The Junk Food Question: Should Kids Be Allowed to Have It? |

The Junk Food Question: Should Kids Be Allowed to Have It?

admin March 16, 2012

Image by Like_the_Grand_Canyon

When I was growing up, treats were frequent.  My lunch everyday included a snack cake (and some chips and “juice” that wasn’t usually real juice).  My parents almost always had ice cream or other desserts on hand, on what they called “the goodie counter” and we were generally allowed to have something (or more than one thing) each day.  We were often taken to the mall on the weekends and bought ice cream or some other treat.  Suffice to say, I did not grow up eating real food.

When my kids were born, I struggled some.  I wanted them to eat those nice things I had growing up.  I wanted them to have treats.  My parents did too — my mom once tried to sneak my then 7-month-old daughter a tiny bite of chocolate frosting at my dad’s birthday celebration!  (They know better now, and respect our choices — it’s been easier as the kids have grown and they’ve been able to see how healthy and happy they are.)  I knew intellectually that there was a good reason not to give them this junk food, but I initially felt like I was somehow depriving them of some experience, some rite of passage in childhood.  Doesn’t every kid taste a Hostess cupcake or Oreos?  (I don’t think my kids ever have.)

Then there are those who say, “If you make it forbidden, they’ll go crazy once they’re away from home,” or “It’s mean to deny your kids treats, let them just be kids already!”  These types of comments make a parent feel even more guilty sometimes and wonder if they’re really doing the right thing in denying their child certain treats.

So, what to do?

Junk Food Kids

These days, junk food isn’t exactly held as a special treat.  Gone are the days (for many families) when one homemade cookie after a nourishing dinner was the extent of that day’s treats.  Instead, visiting a grocery store or a school cafeteria shows a different picture: an explosion of artificial colors, flavors, wildly-designed eye-catching packages, and so on.  Most of what kids eat these days could be considered “junk.”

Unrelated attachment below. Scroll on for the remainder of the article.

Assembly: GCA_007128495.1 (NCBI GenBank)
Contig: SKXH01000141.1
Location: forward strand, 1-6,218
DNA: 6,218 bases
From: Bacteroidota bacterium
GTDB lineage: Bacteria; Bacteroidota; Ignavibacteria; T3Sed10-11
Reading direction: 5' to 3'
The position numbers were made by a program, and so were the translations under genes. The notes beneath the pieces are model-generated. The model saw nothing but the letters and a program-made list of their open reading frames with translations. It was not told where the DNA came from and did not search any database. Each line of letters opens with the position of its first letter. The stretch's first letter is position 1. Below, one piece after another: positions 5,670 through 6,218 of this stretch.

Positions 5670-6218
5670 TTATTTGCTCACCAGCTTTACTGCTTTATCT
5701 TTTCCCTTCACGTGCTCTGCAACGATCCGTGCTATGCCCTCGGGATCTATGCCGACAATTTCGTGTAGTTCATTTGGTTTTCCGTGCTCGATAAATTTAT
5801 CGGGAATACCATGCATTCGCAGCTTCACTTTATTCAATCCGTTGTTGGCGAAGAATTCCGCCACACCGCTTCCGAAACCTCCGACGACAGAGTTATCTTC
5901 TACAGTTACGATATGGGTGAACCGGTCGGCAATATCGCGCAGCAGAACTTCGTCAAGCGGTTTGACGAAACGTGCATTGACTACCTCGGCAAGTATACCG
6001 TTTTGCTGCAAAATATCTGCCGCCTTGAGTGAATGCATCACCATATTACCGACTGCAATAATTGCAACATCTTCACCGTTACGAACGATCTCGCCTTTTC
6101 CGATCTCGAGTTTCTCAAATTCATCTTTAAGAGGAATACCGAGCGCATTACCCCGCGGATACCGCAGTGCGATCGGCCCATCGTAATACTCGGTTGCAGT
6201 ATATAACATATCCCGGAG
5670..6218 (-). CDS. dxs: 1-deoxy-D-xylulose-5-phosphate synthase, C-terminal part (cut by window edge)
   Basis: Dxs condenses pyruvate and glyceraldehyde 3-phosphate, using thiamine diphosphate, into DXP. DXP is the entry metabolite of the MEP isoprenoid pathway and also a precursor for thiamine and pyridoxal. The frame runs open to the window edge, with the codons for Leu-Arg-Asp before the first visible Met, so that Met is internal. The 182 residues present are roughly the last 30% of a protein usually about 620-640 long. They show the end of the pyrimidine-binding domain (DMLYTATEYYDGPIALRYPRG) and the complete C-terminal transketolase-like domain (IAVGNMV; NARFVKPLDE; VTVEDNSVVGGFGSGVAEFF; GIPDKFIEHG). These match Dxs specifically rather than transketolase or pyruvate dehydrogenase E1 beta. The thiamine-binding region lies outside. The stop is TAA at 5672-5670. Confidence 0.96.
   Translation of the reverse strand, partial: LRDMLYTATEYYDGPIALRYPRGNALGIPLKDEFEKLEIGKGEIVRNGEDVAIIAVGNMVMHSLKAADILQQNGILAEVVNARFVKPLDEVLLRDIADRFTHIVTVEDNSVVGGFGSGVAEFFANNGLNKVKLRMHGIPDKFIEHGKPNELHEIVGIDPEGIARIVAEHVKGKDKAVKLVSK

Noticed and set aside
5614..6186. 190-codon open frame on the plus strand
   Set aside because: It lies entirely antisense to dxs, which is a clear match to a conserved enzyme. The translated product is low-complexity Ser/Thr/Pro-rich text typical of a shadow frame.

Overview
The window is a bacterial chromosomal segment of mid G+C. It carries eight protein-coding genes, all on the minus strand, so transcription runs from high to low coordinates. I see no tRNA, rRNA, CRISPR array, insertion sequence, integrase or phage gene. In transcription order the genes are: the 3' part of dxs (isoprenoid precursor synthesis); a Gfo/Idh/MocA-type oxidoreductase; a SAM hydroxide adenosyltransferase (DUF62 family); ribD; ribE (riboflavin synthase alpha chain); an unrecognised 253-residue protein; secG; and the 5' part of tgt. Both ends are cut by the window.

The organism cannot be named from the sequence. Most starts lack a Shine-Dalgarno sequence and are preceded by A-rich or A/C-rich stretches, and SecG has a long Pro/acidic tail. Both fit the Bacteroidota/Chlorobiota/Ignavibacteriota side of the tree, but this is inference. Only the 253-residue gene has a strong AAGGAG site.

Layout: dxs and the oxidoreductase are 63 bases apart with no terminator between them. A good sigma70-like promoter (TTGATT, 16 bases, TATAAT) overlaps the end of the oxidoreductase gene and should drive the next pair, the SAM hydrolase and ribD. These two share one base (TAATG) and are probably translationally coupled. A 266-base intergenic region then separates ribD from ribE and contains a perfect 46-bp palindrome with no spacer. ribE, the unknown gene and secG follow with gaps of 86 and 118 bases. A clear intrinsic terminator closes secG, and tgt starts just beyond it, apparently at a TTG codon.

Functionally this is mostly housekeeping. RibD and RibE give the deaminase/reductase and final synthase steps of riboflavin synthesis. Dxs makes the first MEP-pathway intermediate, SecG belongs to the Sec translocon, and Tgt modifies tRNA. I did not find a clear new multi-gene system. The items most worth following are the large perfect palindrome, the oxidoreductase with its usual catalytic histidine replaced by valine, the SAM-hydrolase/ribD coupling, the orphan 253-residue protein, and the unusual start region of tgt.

Kids eat brightly colored cereal puffs with low-fat pasteurized milk and fake “orange juice” for breakfast.  They eat pre-made crustless PB&J sandwiches with bags of potato chips, snack cakes, and sports drinks for lunch.  They eat pre-made “roasts” with packaged white noodles and canned peas for dinner.  They have an assortment of colored, artificially flavored popsicles, ice creams, cookies, cakes, candy, and other sugary treats for snacks and desserts.  How many parents have boxes of “healthy” fruit snacks, granola bars, and other packaged snacks in their homes right now?  (And have you read those labels?  They might surprise you.)

Obviously this doesn’t apply to everyone, everyday.  Eating from a box, or a can, or some type of package, though, is the rule rather than the exception in most households.  This means that these foods really aren’t even treats anymore — they are simply a way of life.  I think anyone who’s reading here will agree that this is not the healthiest way to eat, even if you are not sure what else to do yet!  (In which case, please check out my baby steps.)

Today’s kids aren’t healthy…and their diet is to blame.  Just take a look at the major processed food ingredients and it’s easy to see why many parents are beginning to avoid them!

No Treats Allowed